Vaccinations against coronavirus-induced covid-19 disease are progressing at varying rates around the world.
The European Commission has so far granted marketing authorizations for Pfizer and BioNTech as well as Moderna, and a vaccine developed by AstraZeneca and the University of Oxford is expected in the near future.
In the video above, THL's chief physician Taneli Puumalainen talks about virus variants and vaccinations at a press conference on Thursday.
Once the European Commission has granted a marketing authorization, the manufacturer can sell its product in all EU countries.
However, before a marketing authorization can be granted, the product must be approved by the European Medicines Agency (EMA).
The European Medicines Agency (EMA) recently moved from London to Amsterdam due to brexit. Photo: PIROSCHKA VAN DE WOUW / REUTERS
The EMA is responsible for the scientific evaluation, control and safety monitoring of medicinal products for human and veterinary use in the EU.
The agency recently moved from London to Amsterdam as a result of a Brexit.
Manufacturers of coronary vaccines apply for a marketing authorization for their products through a centralized procedure, which allows them to be authorized throughout the EU at once.
AstraZeneca submitted its application to the EMA on 12 January.
Applications for marketing authorizations for coronary vaccines have been and will be processed by the EMA on an accelerated basis.
This is possible because the Agency has already processed ingredient data related to the quality of vaccines and their production methods, laboratory studies and the results of clinical trials.
On 12 January, the pharmaceutical company AstraZeneca submitted an application for authorization to the EMA for a vaccine it has developed in collaboration with the University of Oxford.
The marketing authorization is expected to expire possibly on January 29.Picture: NurPhoto / Zuma / MVPhotos
Marketing authorizations granted on an accelerated schedule are conditional.
This means that the manufacturer will have to provide more research information on the vaccine within a pre-determined timeframe, so that the greater benefits outweigh the risks.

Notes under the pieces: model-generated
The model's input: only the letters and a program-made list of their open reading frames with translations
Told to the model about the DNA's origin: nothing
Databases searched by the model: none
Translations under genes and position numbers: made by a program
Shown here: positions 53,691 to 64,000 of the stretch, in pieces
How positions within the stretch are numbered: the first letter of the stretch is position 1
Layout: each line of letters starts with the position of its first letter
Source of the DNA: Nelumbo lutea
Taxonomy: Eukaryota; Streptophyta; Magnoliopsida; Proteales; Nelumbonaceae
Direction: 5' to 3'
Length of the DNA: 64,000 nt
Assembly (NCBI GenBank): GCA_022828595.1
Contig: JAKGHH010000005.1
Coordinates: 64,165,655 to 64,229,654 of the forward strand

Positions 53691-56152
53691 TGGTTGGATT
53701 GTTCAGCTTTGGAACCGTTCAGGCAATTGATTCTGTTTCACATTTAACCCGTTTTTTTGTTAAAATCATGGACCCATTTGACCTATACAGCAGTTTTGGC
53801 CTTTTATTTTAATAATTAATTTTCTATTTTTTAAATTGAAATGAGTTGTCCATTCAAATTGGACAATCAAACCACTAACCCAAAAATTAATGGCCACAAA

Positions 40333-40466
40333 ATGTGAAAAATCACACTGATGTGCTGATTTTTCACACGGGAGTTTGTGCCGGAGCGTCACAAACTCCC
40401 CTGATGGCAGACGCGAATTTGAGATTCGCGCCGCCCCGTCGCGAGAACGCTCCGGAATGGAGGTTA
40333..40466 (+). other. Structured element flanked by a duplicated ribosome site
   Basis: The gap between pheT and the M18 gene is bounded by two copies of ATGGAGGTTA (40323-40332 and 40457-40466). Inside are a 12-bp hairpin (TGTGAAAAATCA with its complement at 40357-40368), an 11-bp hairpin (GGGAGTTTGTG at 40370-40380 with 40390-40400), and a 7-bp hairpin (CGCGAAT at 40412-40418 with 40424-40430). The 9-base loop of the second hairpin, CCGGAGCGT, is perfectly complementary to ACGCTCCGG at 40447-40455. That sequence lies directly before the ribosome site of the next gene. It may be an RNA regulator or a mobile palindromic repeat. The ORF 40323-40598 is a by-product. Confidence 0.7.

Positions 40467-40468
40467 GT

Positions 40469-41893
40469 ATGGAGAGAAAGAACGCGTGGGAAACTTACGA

The applications were scientifically evaluated by the EMA's Committee for Medicinal Products for Human Use (CHMP), which is responsible for medicines for human use.
The CHMP's recommendation to the European Commission will ultimately decide whether or not the vaccine can be authorized.
If the application meets the criteria, AstraZeneca will be authorized on 29 January, when the CHMP will meet to decide.
The French queued at the coron vaccination center in Marseille on Monday. Photo: Denis Thaust / Zuma / MVPhotos
The CHMP is made up of members and alternates nominated by each EU country.
Member countries decide on their appointments after consulting the EMA Management Group, which also consists of, among other things, representatives elected by the member countries.
Representatives of non-EU countries Iceland and Norway are also involved in the CHMP.
In addition, the Committee shall be composed of a maximum of five invited members selected by experts, whose task shall be to provide, where appropriate, more specialized expertise in the various fields of science.
Timo Suonsyrjä, Chief Physician of HUS's Haartman Hospital Acute Department, received the first dose of Pfizer and BioNTech's coronary vaccine on December 27. Photo: Antti Aimo-Koivisto / STT-Lehtikuva
The members of the Committee shall serve for a renewable period of three years.
The CHMP is currently chaired by Harald Enzmann, a representative of the German Medicines Agency's BfArm.
Finland's representative in the CHMP is Outi Mäki-Ikola, Chief Physician of the Finnish Pharmaceutical Safety and Development Center Fimea.
The Committee's work is based on a comprehensive evaluation of scientific data.
The Committee shall determine, inter alia, on the basis of information from clinical trials, whether the product meets the requirements as to quality, safety and efficacy and whether the balance of risks and benefits associated with its use is positive.
The Committee is supported and under the auspices of the EMA Special Pandemic Task Force (Covid-ETF), composed of experts from the European Pharmacovigilance Network.
Fimea Finland is also involved in the assessment work of the pandemic working group.
The main purpose of the working group is to bring in more expertise and to ensure that the corona pandemic can be responded to quickly and in a coordinated manner.
It is hoped that the vaccines will provide a solution to the coronary crisis that has been going on for days.
Photo from Dublin, Ireland last week. Photo: Artur Widak / Zuma / MVPhotos
As the corona situation has worsened in recent months, the EMA has been criticized for its slow approval of vaccines, as in Britain, for example, the process has been much faster.
However, the British Medicines and Medicines Agency (MHRA) has granted exemptions for vaccines on a very accelerated schedule, as the infection situation in the country has been very alarming and there has been a desire for vaccinations to progress rapidly.
The EMA criticized Britain’s speed in early December when the country announced it was the first in the world to grant a marketing authorization for the Pfizer and BioNTech vaccine.
In a statement, the agency described its own, longer process as more appropriate, as it is based on a larger amount of information and requires more reassurance than the British emergency procedure.
German Health Minister Jens Spahn commented at a press conference at the time that EU countries wanted a more comprehensive licensing process so that public confidence in the vaccine would not erode.
- The idea is not to be the first, but to get a safe and effective vaccine, Spahn said.
Sources: Europa.eu, Fimea.fi, Reuters